Thursday, September 22, 2016

Walleye 101, higher education for anglers

The first time I set eyes on Lance Valentine was seeing him seated in his boat, on a trailer in a field at the fairgrounds at Imlay City at a Woods N' Water show. That had to be tweet-plus years ago.
Since those days when the show was held in one cow shed and has now taken over the entire fairgrounds, Valentine too has moved out of the field and onto bigger things.
One thing that hasn't changed is his passion for teaching people how to fish. How to do anything connected to fishing.
In a sport where techniques, spots and even baits are held close to the vest, Valentine is one of the rare breed that is willing to share about anything he knows.
If you care on a early spring charter on the Detroit River with him and are not jigging up fish he'll probably tell you, "Move up here alongside me and try it."
I've sat in his boat and watched him tie night crawler harnesses. In a few minutes I was tying my own thanks to his instruction.
From a trailer in a field to an office, staff, and a large group of followers, Lance Valentine has come a long way.
Visit his website at
Lance Valentine in the gray pullover seeing to it that things are going smoothly with a group charter. Photo courtesy of Lance Valentine.

Thursday, September 8, 2016

Too early to thing of ice fishing? Not to some folks.

Summer isn't over and gardens haven't been put to bed for another year. Yet the cold weather crowd is already making noise about ice fishing.
You know how it goes. First, it's they can't wait for colder weather and ice. Next they wonder out loud if it's too early to get the equipment out for a pre-season check.
It's much to early for me. However, because my garage has pretty much become my man cave, I'm out there quite a bit, changing this, adding equipment to this box, moving these baits from here to there and trying to figure out where things should be stored so they are accessible when needed without putting out a full-force search.
It seems like forever that I have been arranging, rearranging, shifting and getting rid of stuff I haven't used in years all in preparation to make taking a trip relatively easy.
Earlier this year I came into possession of a PWC trailer. Smaller than most boat trailers, it's perfect for hauling a kayak. With help from fellow kayaker Jeremy Crowe, we made adjustments to the rails so the boat sits on the trailer as though if grew there.
It's always been a chore for me to life my boat from the ground onto the rack of the truck. For awhile I has sliding it into the truck bed but about three feet stuck out the back. And I was worried about carrying rods, tackle and the rest in the bed without being able to close the tailgate.
Now everything fits nice with room left over. But not near enough room for ice fishing gear. That can wait a bit!
The way it's going to look in a few months. COLD! By Beukema

Wednesday, August 31, 2016

Keep a first aid kit handy when outdoors

Last Saturday, fishing a kayak bass tournament on Central Lake near Jackson I got one of the hooks off a treble hook caught in one of my little fingers.
As soon as I saw how deep it was I knew it was either the ER or get another angler to help get it out.
Sometime ago a method was devised to remove hooks without cutting the shank then pushing the point through the skin.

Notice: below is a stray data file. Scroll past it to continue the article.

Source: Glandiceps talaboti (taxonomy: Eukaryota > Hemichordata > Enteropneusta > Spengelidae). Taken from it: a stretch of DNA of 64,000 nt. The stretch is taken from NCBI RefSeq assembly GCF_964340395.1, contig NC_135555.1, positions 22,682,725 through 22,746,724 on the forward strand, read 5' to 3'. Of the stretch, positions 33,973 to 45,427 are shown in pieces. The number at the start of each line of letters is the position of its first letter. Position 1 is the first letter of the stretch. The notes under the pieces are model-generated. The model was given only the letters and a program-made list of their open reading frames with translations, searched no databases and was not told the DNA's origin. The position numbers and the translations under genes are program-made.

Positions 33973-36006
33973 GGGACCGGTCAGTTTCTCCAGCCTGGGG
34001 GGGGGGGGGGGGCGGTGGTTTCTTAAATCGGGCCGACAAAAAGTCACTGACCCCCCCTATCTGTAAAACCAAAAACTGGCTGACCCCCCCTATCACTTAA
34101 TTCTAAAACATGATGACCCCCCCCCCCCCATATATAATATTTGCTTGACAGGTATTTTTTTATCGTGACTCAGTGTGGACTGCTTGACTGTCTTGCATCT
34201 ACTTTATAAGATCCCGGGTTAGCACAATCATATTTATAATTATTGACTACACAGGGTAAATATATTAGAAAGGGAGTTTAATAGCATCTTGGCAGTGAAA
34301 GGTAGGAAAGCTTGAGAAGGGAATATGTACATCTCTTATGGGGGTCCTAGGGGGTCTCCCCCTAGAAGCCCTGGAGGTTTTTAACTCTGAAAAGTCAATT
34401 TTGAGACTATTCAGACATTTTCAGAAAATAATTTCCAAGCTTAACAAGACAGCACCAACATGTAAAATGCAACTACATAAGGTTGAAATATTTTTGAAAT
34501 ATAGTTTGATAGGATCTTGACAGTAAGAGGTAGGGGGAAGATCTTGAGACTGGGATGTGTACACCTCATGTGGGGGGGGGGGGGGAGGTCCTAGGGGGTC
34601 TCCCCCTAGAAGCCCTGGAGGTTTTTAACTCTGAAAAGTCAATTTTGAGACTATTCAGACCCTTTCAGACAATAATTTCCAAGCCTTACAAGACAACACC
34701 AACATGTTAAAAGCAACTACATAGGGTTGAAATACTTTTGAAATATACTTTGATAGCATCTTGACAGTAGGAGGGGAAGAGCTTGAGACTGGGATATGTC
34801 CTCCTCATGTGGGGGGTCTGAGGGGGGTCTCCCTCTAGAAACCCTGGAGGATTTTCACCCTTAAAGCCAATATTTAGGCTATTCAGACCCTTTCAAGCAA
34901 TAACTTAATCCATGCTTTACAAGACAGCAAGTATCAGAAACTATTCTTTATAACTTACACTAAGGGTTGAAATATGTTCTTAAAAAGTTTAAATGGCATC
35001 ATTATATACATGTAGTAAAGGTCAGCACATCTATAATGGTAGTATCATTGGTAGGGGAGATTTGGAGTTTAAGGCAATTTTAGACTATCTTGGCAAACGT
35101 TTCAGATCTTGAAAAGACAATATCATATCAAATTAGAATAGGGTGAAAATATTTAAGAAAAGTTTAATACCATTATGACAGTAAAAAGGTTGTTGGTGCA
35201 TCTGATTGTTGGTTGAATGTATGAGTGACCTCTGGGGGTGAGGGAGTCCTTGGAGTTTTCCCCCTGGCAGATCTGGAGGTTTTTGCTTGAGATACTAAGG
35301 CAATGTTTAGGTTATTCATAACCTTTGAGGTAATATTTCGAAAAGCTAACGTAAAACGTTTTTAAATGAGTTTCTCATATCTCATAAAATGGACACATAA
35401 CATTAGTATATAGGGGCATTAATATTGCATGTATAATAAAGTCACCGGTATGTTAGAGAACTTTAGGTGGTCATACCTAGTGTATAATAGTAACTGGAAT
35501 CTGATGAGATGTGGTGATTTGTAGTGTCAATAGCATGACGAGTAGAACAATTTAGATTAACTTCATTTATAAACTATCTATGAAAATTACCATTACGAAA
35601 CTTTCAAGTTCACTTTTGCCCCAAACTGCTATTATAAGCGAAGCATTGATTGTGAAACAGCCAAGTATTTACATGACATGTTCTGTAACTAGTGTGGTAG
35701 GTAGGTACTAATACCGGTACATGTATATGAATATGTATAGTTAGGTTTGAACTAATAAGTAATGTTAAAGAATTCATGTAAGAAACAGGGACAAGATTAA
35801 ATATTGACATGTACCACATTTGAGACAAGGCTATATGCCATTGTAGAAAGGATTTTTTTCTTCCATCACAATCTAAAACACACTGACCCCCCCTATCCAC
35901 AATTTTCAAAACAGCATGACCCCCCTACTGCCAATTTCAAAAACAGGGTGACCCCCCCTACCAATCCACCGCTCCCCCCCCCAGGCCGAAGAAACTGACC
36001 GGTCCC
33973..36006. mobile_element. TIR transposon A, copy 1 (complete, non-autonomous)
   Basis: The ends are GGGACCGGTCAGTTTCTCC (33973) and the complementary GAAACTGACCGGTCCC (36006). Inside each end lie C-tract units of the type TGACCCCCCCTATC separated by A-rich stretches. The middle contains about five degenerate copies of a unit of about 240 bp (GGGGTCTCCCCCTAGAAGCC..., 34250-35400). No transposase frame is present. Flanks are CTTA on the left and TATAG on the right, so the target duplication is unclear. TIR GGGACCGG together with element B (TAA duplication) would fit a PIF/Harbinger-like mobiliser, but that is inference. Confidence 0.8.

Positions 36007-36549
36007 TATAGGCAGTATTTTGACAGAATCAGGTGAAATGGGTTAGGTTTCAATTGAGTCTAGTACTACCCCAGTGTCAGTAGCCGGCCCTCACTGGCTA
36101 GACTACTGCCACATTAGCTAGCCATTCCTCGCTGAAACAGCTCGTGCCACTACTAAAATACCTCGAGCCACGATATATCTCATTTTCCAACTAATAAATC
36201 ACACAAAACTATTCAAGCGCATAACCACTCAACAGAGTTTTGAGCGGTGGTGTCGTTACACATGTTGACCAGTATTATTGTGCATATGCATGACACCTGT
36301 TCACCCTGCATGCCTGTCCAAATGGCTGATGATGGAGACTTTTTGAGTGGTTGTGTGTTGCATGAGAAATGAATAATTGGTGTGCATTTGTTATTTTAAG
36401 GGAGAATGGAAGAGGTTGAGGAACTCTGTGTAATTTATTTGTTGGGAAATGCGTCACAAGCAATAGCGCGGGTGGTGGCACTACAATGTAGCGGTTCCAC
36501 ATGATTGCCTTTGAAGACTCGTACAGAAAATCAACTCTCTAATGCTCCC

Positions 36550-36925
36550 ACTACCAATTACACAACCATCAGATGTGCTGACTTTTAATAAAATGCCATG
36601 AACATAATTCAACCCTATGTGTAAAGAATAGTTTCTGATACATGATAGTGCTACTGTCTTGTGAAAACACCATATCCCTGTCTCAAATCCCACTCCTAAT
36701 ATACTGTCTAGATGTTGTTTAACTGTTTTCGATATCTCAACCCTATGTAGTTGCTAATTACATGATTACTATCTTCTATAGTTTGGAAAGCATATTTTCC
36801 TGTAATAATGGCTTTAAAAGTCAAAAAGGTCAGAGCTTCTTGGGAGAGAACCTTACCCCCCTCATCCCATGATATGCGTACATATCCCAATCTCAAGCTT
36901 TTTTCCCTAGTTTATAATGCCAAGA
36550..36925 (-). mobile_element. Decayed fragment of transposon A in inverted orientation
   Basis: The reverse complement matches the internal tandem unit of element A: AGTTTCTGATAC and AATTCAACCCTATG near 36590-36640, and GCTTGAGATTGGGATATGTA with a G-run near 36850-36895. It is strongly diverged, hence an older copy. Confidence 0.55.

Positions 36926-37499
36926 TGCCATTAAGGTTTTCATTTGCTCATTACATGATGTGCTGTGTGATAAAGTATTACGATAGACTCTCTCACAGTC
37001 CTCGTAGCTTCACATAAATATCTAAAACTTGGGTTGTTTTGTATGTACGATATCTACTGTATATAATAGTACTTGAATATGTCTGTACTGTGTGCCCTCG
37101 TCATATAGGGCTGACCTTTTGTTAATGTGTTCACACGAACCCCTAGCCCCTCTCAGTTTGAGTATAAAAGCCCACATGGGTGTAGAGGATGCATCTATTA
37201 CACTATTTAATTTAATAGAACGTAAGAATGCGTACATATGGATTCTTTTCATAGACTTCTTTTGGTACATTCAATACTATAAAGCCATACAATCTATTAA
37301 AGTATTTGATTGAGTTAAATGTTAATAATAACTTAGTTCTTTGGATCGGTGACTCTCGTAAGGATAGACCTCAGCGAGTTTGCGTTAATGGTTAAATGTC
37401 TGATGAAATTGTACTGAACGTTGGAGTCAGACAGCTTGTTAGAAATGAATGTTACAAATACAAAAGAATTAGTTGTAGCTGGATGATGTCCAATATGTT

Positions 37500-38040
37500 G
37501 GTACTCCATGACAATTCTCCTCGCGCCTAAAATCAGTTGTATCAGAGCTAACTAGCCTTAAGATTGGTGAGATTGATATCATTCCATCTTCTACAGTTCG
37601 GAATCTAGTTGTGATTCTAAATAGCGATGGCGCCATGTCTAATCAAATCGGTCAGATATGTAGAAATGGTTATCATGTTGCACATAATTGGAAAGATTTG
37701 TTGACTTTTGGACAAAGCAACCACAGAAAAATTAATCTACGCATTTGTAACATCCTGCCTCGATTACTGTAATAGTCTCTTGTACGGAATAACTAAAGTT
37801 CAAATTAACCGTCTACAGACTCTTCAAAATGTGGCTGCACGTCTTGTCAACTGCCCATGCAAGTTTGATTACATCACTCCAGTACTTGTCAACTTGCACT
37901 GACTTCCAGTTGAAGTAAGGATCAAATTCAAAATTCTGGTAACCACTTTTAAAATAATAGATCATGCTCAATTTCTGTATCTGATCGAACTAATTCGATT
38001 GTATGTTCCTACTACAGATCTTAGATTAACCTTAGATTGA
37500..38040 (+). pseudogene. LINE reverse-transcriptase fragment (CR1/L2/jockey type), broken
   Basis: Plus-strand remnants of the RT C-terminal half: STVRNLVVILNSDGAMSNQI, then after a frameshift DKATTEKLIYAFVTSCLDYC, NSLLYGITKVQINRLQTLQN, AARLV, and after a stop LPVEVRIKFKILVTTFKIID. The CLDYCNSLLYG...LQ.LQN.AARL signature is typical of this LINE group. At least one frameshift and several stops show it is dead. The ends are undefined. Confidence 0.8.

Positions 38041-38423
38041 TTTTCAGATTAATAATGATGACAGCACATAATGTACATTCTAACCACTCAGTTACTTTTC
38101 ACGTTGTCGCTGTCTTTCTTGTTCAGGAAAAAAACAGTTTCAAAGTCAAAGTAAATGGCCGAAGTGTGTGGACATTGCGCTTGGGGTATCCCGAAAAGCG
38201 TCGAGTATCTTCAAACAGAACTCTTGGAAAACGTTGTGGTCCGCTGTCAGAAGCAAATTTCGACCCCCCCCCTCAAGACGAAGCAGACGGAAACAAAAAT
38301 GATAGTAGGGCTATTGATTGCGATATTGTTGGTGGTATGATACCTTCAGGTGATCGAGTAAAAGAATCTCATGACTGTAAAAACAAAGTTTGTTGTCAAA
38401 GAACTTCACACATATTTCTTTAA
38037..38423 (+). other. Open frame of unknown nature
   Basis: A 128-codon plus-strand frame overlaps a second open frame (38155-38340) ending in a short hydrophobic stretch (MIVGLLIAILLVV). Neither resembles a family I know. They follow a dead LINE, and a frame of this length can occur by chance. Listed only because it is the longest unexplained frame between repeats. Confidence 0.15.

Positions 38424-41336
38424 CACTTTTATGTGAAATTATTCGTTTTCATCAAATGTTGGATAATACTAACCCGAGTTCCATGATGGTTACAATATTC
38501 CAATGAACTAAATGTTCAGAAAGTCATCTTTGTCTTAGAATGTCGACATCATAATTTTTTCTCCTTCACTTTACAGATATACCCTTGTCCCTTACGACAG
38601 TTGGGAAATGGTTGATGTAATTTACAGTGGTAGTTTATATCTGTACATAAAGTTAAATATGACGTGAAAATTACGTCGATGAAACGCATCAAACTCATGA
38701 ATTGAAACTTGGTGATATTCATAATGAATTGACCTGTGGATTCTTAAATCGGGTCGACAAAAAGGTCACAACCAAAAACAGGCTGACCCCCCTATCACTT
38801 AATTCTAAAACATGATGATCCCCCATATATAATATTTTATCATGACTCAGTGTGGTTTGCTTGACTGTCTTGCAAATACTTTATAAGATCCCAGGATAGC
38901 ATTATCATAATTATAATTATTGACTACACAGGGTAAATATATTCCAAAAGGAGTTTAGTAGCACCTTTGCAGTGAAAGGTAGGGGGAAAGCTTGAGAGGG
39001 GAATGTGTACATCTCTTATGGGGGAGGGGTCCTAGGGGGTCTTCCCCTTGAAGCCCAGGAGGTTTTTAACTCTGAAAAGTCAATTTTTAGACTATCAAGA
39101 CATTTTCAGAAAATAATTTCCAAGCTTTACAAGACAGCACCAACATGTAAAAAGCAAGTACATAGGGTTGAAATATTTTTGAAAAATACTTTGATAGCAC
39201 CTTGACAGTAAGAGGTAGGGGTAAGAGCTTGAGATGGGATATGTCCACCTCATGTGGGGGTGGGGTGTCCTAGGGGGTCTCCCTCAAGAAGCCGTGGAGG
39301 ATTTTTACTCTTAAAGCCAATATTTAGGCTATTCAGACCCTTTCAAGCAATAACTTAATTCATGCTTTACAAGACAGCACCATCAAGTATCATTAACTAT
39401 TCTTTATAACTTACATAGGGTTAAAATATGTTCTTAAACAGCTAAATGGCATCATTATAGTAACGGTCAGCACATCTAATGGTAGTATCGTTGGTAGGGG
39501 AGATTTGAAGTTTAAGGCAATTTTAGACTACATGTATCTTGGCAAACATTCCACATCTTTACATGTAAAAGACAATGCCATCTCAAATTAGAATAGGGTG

The new method involves two people, a length of braid and  a push and pull. Russell Wilson from Central Michigan Kayak Fishing arrived to help.
"I don't have any pliers with me to cut the hook off the plug," he said. I didn't have any either. So Wilson began to slowly open the split ring and slide the treble off the plug.
Once the plug was removed, he had more room to work. He cut a length of braid and wrapped it around the hook's bend.
"Push down on the point or where it should be," he told me. As soon as I pushed on the point he yanked the line and out came the hook, pain-free.
I twas painful when I first got stuck and painful getting the treble off but the removal was painless.
I had my first aid kit with me. We squirted some antibiotic on the wound, covered it with a bandaid and I went fishing.
Check hook removal out on You -Tube. If you're ever in this situation, it's a good think to know.

Thursday, August 25, 2016

River Bassin comes to Michigan

Last Saturday, approximately 52 anglers in kayaks hit moving water in a 50 mile radius from Flint thanks to the efforts of Jeremy Crowe.
Crowe is an avid kayak angler. So is his finance, Shannon Williams. These two pre-fish tournament together, fish tournaments close to each other and travel out of state to fish river bass trails.
However, the two readily admit they have difficult figuring out where to fish lakes. But give them a river and chances are they will find some fish.
One big difference about fishing a river is the wearing of a pfd. If you ever had any doubt about not wearing one, don't let it be on a river.
Too many things can happen and most of them aren't good and most happen quickly on the river.
Reaching for a lure or rod caught in a tree can cause your yak to dump you.
Once in the moving water and especially near sweepers; those trees that hang close over the water with several limbs on top or barely underwater, can be the cause of your trouble.
Branches almost reach out and tangle you up in them. Once that occurs, the hydraulics of the river, the motion of the current, can pull you down in no time. No pfd is a good recipe for disaster.
Both Williams and Crowe can testify to finding themselves in the water several times. And both are devotees of wearing a pfd.
River and lake fishing or paddling is fun. But in no time it can turn into a serious situation when things start to go bad.
Who is the better angler, Williams or Crowe? Lets say Williams cashed a check Saturday.